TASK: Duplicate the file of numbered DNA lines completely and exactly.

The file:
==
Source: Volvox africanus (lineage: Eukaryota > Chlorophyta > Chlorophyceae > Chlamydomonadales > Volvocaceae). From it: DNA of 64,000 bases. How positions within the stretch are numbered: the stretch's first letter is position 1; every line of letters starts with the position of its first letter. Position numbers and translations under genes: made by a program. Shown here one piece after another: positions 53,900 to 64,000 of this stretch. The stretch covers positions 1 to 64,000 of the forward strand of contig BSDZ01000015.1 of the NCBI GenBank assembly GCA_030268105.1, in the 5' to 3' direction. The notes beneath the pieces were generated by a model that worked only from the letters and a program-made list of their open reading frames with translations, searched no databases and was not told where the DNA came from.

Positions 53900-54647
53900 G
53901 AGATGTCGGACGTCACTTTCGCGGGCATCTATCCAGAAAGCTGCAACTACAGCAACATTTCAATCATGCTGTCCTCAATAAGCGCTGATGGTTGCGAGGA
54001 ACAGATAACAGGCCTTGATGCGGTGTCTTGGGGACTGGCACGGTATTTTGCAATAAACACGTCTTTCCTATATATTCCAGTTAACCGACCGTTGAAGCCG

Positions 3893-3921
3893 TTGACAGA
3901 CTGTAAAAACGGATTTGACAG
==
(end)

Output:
Source: Volvox africanus (lineage: Eukaryota > Chlorophyta > Chlorophyceae > Chlamydomonadales > Volvocaceae). From it: DNA of 64,000 bases. How positions within the stretch are numbered: the stretch's first letter is position 1; every line of letters starts with the position of its first letter. Position numbers and translations under genes: made by a program. Shown here one piece after another: positions 53,900 to 64,000 of this stretch. The stretch covers positions 1 to 64,000 of the forward strand of contig BSDZ01000015.1 of the NCBI GenBank assembly GCA_030268105.1, in the 5' to 3' direction. The notes beneath the pieces were generated by a model that worked only from the letters and a program-made list of their open reading frames with translations, searched no databases and was not told where the DNA came from.

Positions 53900-54647
53900 G
53901 AGATGTCGGACGTCACTTTCGCGGGCATCTATCCAGAAAGCTGCAACTACAGCAACATTTCAATCATGCTGTCCTCAATAAGCGCTGATGGTTGCGAGGA
54001 ACAGATAACAGGCCTTGATGCGGTGTCTTGGGGACTGGCACGGTATTTTGCAATAAACACGTCTTTCCTATATATTCCAGTTAACCGACCGTTGAAGCCG

Positions 3893-3921
3893 TTGACAGA
3901 CTGTAAAAACGGATTTGACAG